• Bahrun A. (2003) Improving water-use efficiency of field-grown soybean (Glycine max L. cv. Bromo) by partial zone irrigation. In Journal of Experimental Botany, 54: 6-6, Special Issue: International Conference on Watersaving Agriculture and Sustainable Use of Water and Land Resources (ICWSAWLR), 26–29 October 2003, Yangling, Shaanxi, PR China. Elsevier.
  • Battilani A. (2000) Application of the regulated deficit irrigation to grapevines (Vitis vinifera) in a sub-humid area. Acta Horticulturae, 537, 887893.
  • Boland A.M., Mitchell P.D., Jerie P.H., Goodwin I. (1993) The effect of regulated deficit irrigation on tree water use and growth of peach. Journal of Horticultural Science, 68, 261274.
  • Bravdo B.A. (2005) Physiological mechanisms involved in the production of non-hydraulic root signals by partial rootzone drying – a review. In ISHS Acta Horiculturae. Volume 689: VII International Symposium on Grapevine Physiology and Biotechnology, 21–25 June 2004, pp. 267276. Ed. L.E.Williams. California: Davis.
  • Bravdo B.A., Hepner Y., Loinger C., Cohen S., Tabacmen H. (1985) Effect of irrigation and crop level on growth, yield and wine quality of Cabernet Sauvignon. American Journal of Enology and Viticulture, 36, 132139.
  • Carbonneau A. (1991) Observation sur vigne: codification des donnés agronomiques. Rivista di Viticoltura e di Enologia, 4, 3745.
  • Caspari H.W., Behboudian M.H., Chalmers D.J. (1994) Water use, growth and fruit yield of ‘Hosui’ Asian pears under deficit irrigation. Journal of the American Society for Horticultural Science, 119, 383388.
  • Chalmers D.J., Burge G., Jerie P.H., Mitchell P.D. (1986) The mechanism of regulation of ‘Bartlett’ pear fruit and vegetative growth by irrigation withholding and regulated deficit irrigation. Journal of American the Society for Horticultural Science, 111, 904907.
  • Chaves M.M., Oliveira M.M. (2004) Mechanisms underlying plant resilience to water deficits: prospects for water-saving agriculture. Journal of Experimental Botany, 55, 23652384.
  • Cifre J., Bota J., Escalona J.M., Medrano H., Flexas J. (2005) Physiological tools for irrigation scheduling in grapevine (Vitis vinifera L.). An open gate to improve water-use efficiency? Agriculture, Ecosystems and Environment, 106, 159170.
  • Davies W.J., Zhang J.H. (1991) Root signals and the regulation of growth and development of plants in drying soil. Annual Review of Plant Physiology and Plant Molecular Biology, 42, 5576.
  • Davies W.J., Bacon M.A., Thompson D.S., Sobeih W., Rodriguez L.G. (2000) Regulation of leaf and fruit growth in plants growing in drying soil: exploitation of the plant’s chemical signalling system and hydraulic architecture to increase the efficiency of water use in agriculture. Journal of Experimental Botany, 51, 16171626.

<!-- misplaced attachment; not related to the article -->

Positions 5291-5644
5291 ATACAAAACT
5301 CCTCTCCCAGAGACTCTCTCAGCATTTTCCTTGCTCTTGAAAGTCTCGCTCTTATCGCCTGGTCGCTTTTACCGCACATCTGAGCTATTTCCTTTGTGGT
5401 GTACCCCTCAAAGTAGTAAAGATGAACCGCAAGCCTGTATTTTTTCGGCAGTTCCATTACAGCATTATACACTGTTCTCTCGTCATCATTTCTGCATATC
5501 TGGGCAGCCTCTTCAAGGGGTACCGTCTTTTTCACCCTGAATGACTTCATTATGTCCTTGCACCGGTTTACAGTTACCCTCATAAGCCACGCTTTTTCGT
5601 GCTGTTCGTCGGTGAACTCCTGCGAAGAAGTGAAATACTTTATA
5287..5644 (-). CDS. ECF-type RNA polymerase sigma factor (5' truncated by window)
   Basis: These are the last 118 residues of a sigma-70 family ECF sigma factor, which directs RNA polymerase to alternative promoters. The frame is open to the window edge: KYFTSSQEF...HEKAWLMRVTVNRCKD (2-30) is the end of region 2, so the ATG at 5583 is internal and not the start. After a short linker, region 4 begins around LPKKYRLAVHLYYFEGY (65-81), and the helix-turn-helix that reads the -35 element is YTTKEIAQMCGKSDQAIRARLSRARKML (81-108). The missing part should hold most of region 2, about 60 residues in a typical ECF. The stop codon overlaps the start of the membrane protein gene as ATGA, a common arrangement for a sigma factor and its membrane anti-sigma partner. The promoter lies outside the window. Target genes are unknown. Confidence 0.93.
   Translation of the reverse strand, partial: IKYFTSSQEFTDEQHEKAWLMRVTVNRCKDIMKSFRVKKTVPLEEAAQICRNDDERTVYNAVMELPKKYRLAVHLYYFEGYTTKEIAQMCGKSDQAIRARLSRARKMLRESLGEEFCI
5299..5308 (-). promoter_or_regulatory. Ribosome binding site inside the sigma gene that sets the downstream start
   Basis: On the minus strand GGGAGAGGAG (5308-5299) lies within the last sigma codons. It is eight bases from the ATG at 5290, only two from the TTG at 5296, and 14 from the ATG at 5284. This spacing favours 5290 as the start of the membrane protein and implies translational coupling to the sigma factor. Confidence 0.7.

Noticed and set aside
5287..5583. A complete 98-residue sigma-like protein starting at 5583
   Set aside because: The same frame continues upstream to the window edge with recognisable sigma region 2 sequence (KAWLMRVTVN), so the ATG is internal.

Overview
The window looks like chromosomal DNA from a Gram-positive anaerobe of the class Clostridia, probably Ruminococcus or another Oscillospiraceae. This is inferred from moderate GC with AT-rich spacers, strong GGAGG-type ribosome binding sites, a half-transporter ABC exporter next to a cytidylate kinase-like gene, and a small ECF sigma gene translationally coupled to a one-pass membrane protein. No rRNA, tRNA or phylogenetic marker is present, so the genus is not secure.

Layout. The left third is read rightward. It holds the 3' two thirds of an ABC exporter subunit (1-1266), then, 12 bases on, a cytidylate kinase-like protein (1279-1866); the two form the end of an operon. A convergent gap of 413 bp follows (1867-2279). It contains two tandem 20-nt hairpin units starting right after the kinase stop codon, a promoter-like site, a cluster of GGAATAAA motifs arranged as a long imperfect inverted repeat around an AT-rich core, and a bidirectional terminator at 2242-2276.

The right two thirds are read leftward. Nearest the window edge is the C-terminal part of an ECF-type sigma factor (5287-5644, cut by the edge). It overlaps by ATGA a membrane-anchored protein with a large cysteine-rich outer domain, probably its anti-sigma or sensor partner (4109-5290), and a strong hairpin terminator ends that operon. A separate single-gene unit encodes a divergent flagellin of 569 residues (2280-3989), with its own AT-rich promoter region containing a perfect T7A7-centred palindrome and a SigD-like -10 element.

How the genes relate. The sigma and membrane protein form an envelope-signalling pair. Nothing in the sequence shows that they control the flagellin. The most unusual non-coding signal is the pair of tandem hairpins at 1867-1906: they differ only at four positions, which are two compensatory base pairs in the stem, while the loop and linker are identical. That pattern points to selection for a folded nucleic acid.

• Davies W.J., Wilkinson S., Loveys B. (2002) Stomatal control by chemical signalling and the exploitation of this mechanism to increase water use efficiency in agriculture. New Phytologist, 153, 449460.
  • Davies W.J., Kudoyarova G., Hartung W. (2005) Long-distance ABA signaling and its relation to other signaling pathways in the detection of soil drying and the mediation of the plant’s response to drought. Journal of Plant Growth Regulation, 24, 285295.
  • Dodd I.C., Stikic R., Davies W.J. (1996) Chemical regulations of gas exchange and growth of plants in drying soil in the field. Journal of Experimental Botany, 47, 14751490.
  • Dry P.R., Loveys B.R. (1999) Grapevine shoot growth and stomatal conductance are reduced when part of the root system is dried. Vitis, 38, 151156.
  • Dry P.R., Loveys B.R., Botting D., Düring H. (1996) Effect of partial root-zone drying on grapevine vigour, yield, composition of fruit and use of water. In Proceedings of the Ninth Australian Wine Industry Technical Conference, pp. 128131. Eds C.Stockeley, A.Sas, R.Johnstone and T.Lee. Adelaide: Winetitles.
  • Dry P.R., Loveys B.R., Düring H. (2000) Partial drying of the rootzone of grape. II. Changes in the pattern of root development. Vitis, 39, 912.
  • Dry P.R., Loveys B.R., McCarthy M.G., Stoll M. (2001) Strategic irrigation management in Australian vineyards. Journal International des Science de la Vigne et du Vin, 35, 129139.
  • Esteban M.A., Villanueva M.J., Lissarrague J.R. (2001) Effect of irrigation on changes in the anthocyanin composition of the skin of cv Tempranillo (Vitis vinifera L.) grape berries during ripening. Journal of the Science of Food and Agriculture, 81, 409420.